Understanding the Weight Loss Equation

1. You input energy when you eat.
2. The food you consume provides calories.
3. Calories are simply a unit of energy or heat.
4. The food you eat and the drinks you consume provide different amounts of energy. 

For example:
Protein and carbohydrates each provide 4 calories per gram, while fat provides 9 calories per gram.

Energy output happens when your body uses energy. It is often referred to as “burning” calories. 

Even when you’re sleeping, your body uses energy to perform basic functions like breathing and circulating blood. 

The rate at which your body burns calories at rest is called your basal metabolic rate (BMR). BMR makes up roughly 60% to 75% of the total number of calories you burn each day.

You also expend energy during activities of daily living, like washing dishes or shopping, and of course, through physical exercise.

Positive Energy Balance

A positive energy balance occurs when your energy input is greater than your energy output. 

That is, you eat more calories than your body uses. Your body stores excess energy or calories as fat. This results in weight gain.

Energy Input > Energy Output = Weight Gain

Calories consumed each day: 2,000
Calories burned each day: 1,750

2,000 (energy input) – 1,750 (energy output) = 250 calories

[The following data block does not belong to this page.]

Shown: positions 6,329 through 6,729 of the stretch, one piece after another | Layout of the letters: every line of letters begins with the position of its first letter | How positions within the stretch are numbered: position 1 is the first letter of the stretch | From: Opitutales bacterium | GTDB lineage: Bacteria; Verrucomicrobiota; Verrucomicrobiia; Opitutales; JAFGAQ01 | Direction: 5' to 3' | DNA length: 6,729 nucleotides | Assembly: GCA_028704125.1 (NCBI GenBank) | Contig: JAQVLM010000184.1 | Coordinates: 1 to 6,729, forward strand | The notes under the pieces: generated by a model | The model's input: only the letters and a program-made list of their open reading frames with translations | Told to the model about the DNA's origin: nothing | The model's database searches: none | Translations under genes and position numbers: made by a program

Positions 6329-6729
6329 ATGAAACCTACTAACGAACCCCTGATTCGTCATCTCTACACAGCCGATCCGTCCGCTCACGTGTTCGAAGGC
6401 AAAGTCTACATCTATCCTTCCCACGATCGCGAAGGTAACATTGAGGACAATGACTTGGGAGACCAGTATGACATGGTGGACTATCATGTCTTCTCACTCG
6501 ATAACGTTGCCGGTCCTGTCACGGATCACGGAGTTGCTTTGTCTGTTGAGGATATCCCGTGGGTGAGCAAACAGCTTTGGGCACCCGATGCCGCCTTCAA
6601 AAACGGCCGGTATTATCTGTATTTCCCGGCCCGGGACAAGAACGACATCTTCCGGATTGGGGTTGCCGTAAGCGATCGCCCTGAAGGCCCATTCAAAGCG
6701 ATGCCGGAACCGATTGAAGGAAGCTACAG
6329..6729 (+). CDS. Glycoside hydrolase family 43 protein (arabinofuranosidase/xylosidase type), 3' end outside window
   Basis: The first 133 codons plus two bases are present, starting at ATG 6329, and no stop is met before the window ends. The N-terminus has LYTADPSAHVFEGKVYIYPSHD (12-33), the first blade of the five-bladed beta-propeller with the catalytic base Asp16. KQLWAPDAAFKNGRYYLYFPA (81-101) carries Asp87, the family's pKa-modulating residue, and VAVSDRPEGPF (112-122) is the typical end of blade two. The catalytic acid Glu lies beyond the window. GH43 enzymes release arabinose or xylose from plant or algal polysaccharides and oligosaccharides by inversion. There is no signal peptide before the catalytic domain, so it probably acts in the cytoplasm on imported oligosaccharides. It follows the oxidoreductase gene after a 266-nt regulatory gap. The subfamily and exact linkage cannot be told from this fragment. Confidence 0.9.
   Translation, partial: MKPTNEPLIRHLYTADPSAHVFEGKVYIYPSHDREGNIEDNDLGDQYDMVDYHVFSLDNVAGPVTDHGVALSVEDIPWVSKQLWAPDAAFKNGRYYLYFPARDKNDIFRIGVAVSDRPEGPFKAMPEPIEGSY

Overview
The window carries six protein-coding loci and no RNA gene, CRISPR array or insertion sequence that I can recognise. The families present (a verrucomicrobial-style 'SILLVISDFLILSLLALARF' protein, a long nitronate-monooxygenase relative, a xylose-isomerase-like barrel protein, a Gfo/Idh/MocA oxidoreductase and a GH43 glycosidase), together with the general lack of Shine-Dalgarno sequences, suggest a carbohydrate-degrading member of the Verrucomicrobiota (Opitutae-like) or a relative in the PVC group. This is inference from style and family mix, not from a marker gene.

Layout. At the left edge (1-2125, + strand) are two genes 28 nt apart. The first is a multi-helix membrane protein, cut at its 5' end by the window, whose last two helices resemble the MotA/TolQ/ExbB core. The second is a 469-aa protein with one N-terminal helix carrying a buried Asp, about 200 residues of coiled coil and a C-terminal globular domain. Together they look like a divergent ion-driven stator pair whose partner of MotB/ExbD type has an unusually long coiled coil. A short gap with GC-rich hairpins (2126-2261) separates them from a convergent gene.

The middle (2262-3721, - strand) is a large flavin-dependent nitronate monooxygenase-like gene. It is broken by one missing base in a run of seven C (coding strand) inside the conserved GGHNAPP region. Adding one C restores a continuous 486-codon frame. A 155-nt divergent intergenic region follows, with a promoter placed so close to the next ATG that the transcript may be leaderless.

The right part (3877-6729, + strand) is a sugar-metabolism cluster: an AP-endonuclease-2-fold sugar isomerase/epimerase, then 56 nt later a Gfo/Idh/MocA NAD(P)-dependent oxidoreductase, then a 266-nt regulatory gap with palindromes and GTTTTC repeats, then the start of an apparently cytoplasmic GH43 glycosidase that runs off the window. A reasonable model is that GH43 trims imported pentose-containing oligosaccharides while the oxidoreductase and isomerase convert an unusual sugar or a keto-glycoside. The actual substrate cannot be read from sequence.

There is a positive energy balance of 250 calories per day. 

That doesn’t sound like much. But over the course of a week, the estimated balance would be 1,750 calories or about enough to gain a half pound of weight.

Negative Energy Balance

Weight loss occurs when you create a negative energy balance. 

That is, you burn more calories than you consume. When this imbalance occurs, your body burns stored energy (fat) in order to function and you lose weight. 

A negative energy balance is sometimes called a calorie deficit.

Energy Input < Energy Output = Weight Loss

Calories consumed each day: 1,800
Calories burned each day: 2,050

1,800 (energy input) – 2,050 (energy output) = -250 calories

There is a negative energy balance of 250 calories. 
Over the course of a week, the body will need to burn 1,750 calories of stored fat to meet its needs, meaning you could lose approximately one-half pound of weight.